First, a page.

Glaciologists have announced that a huge ice stream in western Antarctica, recognised as the largest single contributor of ice to the sea, has begun an accelerated and irreversible melt rate that could see it shedding 100 billion tonnes a year, equating to a global sea level rise of up to 10mm in 20 years.
According to Gael Durand, a glaciologist with France’s Grenoble Alps University and coauthor on a paper describing the find published in Nature Climate Change, the Pine Island Glacier “has started a phase of self-sustained retreat and will irreversibly continue its decline”.
The massive ice stream has been the focus of much research after its significant contribution to rising sea levels was discovered. Back in 2000 the Advanced Spaceborne Thermal Emission and Reflection Radiometer (ASTER) instrument aboard Nasa’s Terra spacecraft identified a huge crack in the glacier. It showed that the crack expanded by 15m each day resulting in the separation of an iceberg known as B-21 that measured 42km by 17km. Then in 2011, another huge calving event was noted when the instrument picked up a 20km by 80m crack that plunged 60m deep.
Understanding why the Pine Island Glacier is melting so fast is key to the forecasts of future sea level rises, and this latest study has found that the receding grounding line — the line that separates the point where the glacier touches land from the floating ice shelf — is responsible, causing increased instability the more it recedes and rapid flow.
The team of glaciologists used three ice flow models to come to the conclusion that the glacier’s grounding line “is probably engaged in an unstable 40 km retreat”. That line had already receded by 10km in the past ten years, and the glacier was shown to have lost elevation, which explains the acceleration of ice loss the team argues.
According to statistics gathered by the team from prior studies, the glacier has been losing 20 billion tonnes of ice each year between 1992 and 2011. Because of the accelerated rate, that figure will increase to 100 billion tonnes a year, they predict.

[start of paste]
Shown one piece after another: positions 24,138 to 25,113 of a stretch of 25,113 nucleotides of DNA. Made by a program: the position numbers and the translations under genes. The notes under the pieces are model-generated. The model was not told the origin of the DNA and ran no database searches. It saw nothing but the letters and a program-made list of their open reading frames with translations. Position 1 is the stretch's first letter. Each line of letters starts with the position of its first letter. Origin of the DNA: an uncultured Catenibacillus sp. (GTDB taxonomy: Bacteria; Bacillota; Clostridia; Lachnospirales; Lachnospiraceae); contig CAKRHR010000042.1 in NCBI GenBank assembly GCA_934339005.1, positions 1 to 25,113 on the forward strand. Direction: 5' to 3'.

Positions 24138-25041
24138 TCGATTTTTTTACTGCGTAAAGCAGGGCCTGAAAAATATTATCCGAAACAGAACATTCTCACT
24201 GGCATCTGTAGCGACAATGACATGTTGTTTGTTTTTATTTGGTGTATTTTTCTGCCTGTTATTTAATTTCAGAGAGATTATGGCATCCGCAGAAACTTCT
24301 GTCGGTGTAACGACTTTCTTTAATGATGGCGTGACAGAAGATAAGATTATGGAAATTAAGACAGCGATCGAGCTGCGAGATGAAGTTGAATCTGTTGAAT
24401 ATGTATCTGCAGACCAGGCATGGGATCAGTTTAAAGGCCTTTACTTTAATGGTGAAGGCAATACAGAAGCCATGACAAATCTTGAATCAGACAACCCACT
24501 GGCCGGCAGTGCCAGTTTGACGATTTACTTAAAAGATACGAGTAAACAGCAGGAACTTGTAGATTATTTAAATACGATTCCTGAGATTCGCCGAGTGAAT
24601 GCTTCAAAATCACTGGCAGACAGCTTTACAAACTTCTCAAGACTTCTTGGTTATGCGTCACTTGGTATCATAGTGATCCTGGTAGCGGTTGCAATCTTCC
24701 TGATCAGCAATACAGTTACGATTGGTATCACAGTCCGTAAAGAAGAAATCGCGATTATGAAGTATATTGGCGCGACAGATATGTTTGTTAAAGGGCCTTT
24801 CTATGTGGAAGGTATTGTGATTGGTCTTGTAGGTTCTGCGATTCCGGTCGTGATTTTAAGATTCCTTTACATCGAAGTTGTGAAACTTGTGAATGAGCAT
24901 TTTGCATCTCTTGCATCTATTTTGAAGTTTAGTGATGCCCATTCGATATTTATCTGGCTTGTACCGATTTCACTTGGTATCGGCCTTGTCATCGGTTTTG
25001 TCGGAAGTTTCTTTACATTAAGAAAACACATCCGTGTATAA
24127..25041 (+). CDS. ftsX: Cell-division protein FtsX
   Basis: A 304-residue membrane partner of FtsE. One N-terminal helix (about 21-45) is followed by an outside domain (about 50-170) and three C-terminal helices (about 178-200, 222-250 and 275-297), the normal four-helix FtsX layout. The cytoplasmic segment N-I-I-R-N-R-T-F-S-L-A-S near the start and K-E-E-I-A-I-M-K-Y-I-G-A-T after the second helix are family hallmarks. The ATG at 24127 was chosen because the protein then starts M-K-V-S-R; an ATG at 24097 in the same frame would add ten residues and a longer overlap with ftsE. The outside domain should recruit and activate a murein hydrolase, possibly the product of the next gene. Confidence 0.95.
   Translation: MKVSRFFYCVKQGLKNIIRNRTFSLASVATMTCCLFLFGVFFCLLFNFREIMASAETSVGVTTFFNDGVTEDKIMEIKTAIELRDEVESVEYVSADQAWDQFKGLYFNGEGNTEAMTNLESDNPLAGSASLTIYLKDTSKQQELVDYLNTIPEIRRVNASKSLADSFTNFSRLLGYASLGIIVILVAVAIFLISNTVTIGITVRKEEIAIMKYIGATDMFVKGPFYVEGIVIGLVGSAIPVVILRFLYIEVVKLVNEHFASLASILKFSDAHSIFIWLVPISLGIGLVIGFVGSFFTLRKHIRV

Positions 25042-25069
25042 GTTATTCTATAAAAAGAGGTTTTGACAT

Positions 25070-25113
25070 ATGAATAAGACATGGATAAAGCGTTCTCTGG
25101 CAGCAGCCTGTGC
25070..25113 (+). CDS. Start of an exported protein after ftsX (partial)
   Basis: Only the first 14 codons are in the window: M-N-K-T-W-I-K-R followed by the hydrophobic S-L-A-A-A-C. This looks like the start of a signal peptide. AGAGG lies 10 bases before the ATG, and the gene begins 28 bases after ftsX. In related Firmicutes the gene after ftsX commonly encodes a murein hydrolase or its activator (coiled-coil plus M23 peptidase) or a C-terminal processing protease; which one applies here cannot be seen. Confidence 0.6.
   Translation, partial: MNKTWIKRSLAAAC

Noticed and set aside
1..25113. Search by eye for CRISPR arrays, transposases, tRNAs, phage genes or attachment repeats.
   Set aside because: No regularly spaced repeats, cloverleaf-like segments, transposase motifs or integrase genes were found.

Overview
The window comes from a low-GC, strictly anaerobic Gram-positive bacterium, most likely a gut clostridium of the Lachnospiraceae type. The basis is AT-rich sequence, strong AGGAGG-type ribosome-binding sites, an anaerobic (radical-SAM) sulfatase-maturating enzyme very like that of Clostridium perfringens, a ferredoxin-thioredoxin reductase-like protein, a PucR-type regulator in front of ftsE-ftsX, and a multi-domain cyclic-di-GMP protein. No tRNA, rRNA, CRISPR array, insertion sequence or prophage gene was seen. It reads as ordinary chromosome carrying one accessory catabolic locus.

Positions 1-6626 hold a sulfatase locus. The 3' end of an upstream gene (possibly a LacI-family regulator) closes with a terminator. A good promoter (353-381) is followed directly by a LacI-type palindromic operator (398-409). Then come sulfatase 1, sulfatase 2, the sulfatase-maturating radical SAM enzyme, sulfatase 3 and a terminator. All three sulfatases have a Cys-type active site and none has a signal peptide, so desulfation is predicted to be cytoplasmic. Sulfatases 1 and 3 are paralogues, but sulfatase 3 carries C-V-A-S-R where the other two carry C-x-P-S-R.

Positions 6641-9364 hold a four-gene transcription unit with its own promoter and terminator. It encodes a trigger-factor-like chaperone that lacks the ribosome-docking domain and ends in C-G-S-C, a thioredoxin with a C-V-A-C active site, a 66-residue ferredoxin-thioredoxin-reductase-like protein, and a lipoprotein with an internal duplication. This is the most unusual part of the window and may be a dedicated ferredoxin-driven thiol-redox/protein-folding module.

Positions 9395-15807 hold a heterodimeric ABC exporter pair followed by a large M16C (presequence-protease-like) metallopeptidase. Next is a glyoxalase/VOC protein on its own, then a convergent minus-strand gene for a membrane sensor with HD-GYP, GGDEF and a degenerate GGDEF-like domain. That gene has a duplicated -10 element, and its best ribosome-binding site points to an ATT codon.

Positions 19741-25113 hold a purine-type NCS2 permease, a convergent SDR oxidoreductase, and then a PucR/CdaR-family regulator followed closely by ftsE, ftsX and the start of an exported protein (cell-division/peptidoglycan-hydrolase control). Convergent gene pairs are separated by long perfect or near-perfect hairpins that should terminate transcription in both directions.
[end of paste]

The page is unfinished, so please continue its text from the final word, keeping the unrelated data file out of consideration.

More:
A series of other factors have led to this irreversible point, however. As the glacier loses ice due to rising temperatures, it has flown more rapidly leading to the development of the kind of cracks that generate huge ice loss events like those instigated in 2000 and 2011.
In December 2013 the European Space Agency revealed West Antarctica ice sheet loss had accelerated and led to a 15 percent increase in contribution to sea level rises, with 150km3 of ice dumped into the ocean every year. Pine Island, along with the Thwaites and Smith Glaciers, are responsible for this increase. These measurements were, however, taken by the Cryosat spacecraft launched in 2010, which has given us the sharpest images of the sheet and glaciers yet by using two antennas to capture the height and shape of slopes and ridges. “Although some of the changes are due to increased ice thinning, others are related to Cryosat’s capacity to observe previously unseen terrain and, of course, three years is a very short period for detecting trends,” Andy Shepherd of Leeds University, coauthor on a paper revealing the find, told the BBC at the time.
Most recently, another paper published in the journal Science this month by a team from the British Antarctic Survery blamed depletion of the Pine Island Glacier on its vulnerability to climactic and ocean variability. Much of the surrounding ice loss is down to the Circumpolar Deep Water flow on the nearby continental shelf, bringing warm water flow. However, the team found that melting of the ice shelf the glacier flows into dropped by 50 percent between 2010 and 2012, it believes due to ocean cooling caused by increased easterly winds caused by a La Ninã event.
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